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Tuesday, 3 June 2008

The aftermath of the China earthquake

When I was preparing a workshop for some journalists at the BBC, I came across a couple of blogs written by husband (Paul) and wife (Lara) in English from Chengdu, China.

I particularly like this post by Lara, who teaches Applied Linguistics at Sichuan University.

In it she describes life one week on from the earthquake: telling her students that this year's class is over, standing outside as sirens ring out in memorial to the dead, noting the pride of the Chinese people in their government and soldiers.

A piece written by Paul a few days ago, which includes pictures of the tents people have been using, also makes interesting reading. He says:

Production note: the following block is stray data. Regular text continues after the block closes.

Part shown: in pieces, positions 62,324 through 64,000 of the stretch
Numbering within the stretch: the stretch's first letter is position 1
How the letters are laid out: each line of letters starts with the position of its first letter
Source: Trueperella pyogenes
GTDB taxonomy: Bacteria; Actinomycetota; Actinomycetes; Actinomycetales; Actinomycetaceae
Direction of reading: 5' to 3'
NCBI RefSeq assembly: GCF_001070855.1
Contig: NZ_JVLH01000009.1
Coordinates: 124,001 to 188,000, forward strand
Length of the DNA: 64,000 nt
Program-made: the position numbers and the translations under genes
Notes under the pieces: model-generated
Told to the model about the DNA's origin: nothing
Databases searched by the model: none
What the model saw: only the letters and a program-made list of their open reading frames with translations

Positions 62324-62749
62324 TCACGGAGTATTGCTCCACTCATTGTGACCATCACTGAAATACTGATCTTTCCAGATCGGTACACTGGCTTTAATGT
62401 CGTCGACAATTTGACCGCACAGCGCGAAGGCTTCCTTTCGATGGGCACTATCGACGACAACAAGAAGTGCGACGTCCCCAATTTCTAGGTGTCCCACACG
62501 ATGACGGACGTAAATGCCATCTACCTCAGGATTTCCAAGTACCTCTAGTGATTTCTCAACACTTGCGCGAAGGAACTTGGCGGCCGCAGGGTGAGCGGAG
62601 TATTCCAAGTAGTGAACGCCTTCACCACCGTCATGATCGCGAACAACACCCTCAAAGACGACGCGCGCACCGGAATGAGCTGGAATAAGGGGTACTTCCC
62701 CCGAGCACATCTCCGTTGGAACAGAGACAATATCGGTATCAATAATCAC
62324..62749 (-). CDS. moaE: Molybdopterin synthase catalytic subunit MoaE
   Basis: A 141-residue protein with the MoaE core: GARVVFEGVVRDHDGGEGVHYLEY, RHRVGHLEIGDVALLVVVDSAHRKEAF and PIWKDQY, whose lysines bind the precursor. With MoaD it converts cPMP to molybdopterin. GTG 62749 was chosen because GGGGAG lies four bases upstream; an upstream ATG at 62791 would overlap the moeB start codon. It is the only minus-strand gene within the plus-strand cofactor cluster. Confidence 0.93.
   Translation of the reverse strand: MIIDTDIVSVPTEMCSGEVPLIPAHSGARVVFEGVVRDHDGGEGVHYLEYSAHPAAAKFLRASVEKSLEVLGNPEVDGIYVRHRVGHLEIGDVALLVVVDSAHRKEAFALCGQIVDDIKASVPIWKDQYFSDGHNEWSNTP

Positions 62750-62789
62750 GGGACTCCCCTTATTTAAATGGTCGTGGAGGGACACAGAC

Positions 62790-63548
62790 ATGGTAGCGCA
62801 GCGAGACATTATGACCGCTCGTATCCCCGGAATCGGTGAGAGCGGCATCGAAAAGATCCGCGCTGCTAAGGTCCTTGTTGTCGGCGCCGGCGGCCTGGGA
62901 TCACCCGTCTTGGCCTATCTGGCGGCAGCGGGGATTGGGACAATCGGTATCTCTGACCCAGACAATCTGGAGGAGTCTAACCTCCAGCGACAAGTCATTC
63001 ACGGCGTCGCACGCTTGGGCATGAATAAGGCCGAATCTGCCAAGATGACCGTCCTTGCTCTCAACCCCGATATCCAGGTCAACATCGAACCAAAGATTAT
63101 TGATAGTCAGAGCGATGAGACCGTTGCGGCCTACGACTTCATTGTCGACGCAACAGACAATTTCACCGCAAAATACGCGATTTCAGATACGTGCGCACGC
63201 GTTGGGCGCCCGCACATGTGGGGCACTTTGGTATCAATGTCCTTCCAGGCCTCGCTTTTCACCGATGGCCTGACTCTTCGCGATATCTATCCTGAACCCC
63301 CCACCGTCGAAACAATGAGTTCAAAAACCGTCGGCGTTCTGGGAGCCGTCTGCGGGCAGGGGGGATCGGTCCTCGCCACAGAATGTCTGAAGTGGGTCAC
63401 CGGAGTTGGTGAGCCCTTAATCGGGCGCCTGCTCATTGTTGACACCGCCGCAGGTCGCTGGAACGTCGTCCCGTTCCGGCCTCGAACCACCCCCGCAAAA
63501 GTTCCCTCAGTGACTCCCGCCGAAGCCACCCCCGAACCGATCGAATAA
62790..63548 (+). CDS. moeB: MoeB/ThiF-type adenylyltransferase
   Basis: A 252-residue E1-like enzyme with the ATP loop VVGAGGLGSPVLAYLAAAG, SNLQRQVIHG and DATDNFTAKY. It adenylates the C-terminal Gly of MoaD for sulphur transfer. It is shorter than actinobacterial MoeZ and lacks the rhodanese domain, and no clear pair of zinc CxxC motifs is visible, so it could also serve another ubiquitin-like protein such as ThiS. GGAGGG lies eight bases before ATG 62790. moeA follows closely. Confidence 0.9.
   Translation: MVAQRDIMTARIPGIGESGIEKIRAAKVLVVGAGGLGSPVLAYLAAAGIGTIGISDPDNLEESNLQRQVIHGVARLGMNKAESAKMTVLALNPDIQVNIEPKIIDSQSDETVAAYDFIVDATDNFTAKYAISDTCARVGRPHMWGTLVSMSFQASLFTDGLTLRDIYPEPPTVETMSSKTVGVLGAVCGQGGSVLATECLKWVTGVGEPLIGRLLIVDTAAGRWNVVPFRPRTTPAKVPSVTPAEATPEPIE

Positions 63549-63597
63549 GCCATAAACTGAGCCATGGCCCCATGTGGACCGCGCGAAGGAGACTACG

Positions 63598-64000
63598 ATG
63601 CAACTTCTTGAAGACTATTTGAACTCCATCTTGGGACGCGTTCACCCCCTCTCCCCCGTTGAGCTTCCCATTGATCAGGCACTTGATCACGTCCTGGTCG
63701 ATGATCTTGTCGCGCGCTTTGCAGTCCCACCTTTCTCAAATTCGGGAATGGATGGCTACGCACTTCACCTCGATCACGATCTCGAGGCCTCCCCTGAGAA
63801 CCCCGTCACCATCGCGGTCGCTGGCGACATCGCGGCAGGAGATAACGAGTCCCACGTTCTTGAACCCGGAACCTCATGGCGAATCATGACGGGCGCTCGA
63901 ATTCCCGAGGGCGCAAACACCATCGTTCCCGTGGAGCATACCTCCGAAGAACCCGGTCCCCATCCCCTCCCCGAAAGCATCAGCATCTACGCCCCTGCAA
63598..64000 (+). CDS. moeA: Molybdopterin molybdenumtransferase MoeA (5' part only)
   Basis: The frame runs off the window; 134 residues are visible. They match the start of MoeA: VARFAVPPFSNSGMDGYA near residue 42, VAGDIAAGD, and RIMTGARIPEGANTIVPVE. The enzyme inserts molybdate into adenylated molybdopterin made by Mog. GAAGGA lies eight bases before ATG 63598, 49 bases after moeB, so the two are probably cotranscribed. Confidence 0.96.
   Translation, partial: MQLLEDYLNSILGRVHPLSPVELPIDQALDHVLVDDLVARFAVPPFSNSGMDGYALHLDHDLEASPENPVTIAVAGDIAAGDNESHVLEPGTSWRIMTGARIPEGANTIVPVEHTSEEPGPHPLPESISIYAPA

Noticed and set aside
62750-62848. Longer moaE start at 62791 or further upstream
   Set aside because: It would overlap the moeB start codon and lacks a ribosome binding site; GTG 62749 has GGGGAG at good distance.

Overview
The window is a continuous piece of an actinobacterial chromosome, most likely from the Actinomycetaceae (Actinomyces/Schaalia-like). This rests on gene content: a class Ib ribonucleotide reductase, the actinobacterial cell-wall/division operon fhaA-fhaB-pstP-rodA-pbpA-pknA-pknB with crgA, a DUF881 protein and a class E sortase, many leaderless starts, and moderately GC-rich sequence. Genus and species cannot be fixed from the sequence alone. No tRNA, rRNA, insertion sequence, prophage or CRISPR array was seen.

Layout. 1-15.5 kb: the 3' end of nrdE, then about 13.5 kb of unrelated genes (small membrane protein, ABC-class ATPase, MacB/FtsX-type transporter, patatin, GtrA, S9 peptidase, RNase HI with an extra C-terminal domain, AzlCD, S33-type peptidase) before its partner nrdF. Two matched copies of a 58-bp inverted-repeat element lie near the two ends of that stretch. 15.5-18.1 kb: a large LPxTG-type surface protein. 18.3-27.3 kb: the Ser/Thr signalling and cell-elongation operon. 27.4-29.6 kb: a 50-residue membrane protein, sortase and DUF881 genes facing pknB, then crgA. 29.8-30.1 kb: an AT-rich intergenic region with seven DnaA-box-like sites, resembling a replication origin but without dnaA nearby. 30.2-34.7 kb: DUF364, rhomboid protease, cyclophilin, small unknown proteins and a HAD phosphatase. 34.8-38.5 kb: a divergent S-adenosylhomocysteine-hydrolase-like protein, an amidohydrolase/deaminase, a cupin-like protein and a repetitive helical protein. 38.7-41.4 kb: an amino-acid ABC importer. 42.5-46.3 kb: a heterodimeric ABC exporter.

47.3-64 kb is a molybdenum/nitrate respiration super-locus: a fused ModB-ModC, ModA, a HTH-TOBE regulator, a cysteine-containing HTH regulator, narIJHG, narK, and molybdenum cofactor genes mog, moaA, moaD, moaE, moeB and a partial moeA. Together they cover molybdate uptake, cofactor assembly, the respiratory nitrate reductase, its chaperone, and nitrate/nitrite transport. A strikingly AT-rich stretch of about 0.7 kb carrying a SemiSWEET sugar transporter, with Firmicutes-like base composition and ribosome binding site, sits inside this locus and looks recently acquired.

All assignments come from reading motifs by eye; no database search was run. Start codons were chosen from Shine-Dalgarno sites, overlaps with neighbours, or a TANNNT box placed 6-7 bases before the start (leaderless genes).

"Class politics is playing itself out here, as parents from poorer areas are asking why their schools were so shoddy that they collapsed, while those from more wealthy schools just down the street survived. After days of protests, a group of parents planned a march to Chengdu to demand answers. At first, a local Communist Party official pled with them, from his knees no less, not to march to the capital. They also offered the parents $4,500 per child if they would just keep quiet. Finally, they corralled the protesting parents onto a bus and drove them to a meeting with local Party officials, hoping to avoid the embarrassment of going over local officials’ heads."

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